The process may include supplying solid feed materials into the vessel by injecting metalliferous feed material and solid carbonaceous material and a carrier gas into the molten bath via solid material injection lances that extend downwardly and inwardly through a side wall of the vessel so that the solid feed materials at least partially penetrate a molten iron layer of the molten bath.

The process may include controlling the process, including controlling the injection of the solid feed materials and the carrier gas, to produce substantial agitation of the molten bath.

The extent of the agitation of the molten bath may be such that there is a substantially uniform temperature in the bath.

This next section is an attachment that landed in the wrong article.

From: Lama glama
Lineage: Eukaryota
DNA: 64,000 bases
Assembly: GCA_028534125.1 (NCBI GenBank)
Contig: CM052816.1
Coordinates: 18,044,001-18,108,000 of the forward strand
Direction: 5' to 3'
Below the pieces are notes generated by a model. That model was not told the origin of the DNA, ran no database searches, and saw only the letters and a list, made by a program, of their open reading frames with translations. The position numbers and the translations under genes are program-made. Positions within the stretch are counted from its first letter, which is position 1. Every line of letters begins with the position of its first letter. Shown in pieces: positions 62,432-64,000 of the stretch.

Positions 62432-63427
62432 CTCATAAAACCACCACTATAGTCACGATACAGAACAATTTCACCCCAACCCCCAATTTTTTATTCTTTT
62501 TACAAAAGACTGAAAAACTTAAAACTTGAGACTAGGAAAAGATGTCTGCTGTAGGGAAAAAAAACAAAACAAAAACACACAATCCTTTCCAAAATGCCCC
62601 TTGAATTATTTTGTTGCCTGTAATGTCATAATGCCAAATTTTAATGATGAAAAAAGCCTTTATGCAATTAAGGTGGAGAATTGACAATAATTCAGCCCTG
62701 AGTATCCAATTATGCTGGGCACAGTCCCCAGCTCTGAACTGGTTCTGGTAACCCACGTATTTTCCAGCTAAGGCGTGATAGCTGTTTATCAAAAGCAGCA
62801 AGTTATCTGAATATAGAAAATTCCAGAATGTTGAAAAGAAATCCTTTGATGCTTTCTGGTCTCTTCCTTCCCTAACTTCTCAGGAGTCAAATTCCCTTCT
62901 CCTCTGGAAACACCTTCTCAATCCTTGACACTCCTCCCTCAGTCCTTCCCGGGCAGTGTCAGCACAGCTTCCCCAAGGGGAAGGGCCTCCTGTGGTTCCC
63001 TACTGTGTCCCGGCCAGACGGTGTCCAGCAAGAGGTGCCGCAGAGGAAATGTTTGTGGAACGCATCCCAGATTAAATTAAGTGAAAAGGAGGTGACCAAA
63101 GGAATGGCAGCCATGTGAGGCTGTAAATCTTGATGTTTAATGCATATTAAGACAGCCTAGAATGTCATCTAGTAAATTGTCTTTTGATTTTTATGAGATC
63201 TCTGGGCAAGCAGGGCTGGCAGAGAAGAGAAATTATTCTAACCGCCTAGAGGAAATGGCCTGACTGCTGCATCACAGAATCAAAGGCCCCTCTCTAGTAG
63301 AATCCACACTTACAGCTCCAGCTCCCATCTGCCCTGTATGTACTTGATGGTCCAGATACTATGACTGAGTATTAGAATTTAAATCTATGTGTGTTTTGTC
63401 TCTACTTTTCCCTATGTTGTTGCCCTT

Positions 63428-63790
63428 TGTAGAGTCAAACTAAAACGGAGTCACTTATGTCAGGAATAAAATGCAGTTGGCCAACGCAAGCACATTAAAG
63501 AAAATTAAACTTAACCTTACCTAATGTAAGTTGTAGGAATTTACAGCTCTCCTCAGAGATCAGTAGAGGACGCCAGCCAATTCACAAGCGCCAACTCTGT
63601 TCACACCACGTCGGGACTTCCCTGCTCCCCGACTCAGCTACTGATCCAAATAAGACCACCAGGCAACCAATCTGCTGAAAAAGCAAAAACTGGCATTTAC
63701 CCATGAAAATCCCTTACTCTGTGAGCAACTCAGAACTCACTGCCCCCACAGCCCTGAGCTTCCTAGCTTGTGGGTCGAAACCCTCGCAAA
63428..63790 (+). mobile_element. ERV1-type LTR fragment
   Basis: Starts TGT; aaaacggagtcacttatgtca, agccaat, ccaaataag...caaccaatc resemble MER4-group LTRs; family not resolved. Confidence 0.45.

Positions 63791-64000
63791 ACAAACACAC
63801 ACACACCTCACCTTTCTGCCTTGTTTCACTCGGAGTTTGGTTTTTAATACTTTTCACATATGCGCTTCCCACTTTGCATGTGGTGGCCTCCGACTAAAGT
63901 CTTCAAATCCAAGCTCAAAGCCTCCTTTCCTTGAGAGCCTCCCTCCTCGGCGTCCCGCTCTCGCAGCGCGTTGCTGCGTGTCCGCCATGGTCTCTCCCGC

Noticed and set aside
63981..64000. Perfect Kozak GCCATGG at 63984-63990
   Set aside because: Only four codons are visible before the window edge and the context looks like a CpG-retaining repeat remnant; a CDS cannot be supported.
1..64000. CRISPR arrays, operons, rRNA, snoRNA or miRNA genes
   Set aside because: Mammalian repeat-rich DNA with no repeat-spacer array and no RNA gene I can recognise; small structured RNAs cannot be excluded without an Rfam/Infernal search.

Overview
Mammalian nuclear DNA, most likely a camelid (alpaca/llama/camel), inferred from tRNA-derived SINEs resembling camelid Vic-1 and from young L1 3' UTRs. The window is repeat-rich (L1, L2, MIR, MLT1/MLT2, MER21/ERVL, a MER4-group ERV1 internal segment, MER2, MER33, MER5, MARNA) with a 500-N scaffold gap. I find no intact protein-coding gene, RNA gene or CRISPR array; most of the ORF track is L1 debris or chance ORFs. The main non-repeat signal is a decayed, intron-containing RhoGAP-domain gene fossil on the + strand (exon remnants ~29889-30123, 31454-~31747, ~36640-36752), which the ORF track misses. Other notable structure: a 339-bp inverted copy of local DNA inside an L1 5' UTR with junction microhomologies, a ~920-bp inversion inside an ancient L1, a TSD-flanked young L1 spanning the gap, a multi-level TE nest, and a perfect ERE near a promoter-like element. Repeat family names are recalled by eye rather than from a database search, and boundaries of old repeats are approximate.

The process may include discharging the molten metal and the molten slag outputs of the process as separate process streams.

The process may be the HIsmelt process as described above.

The process may be the HIsarna process as described above.

The present invention is described in more detail hereinafter with reference to the accompanying drawings, of which:

FIG. 1 is a diagrammatic view of a direct smelting vessel operating in accordance with one embodiment of a direct smelting process of the present invention;

FIG. 2 is a tertiary phase diagram for calcia, alumina, and silica in slag in one embodiment of the direct smelting process of the present invention; and

FIG. 3 is a pseudo-tertiary phase diagram for a slag and separate slag liquidus plots for two marked sections of the phase diagram for a high titanium oxide feed material in one embodiment of the direct smelting process of the present invention.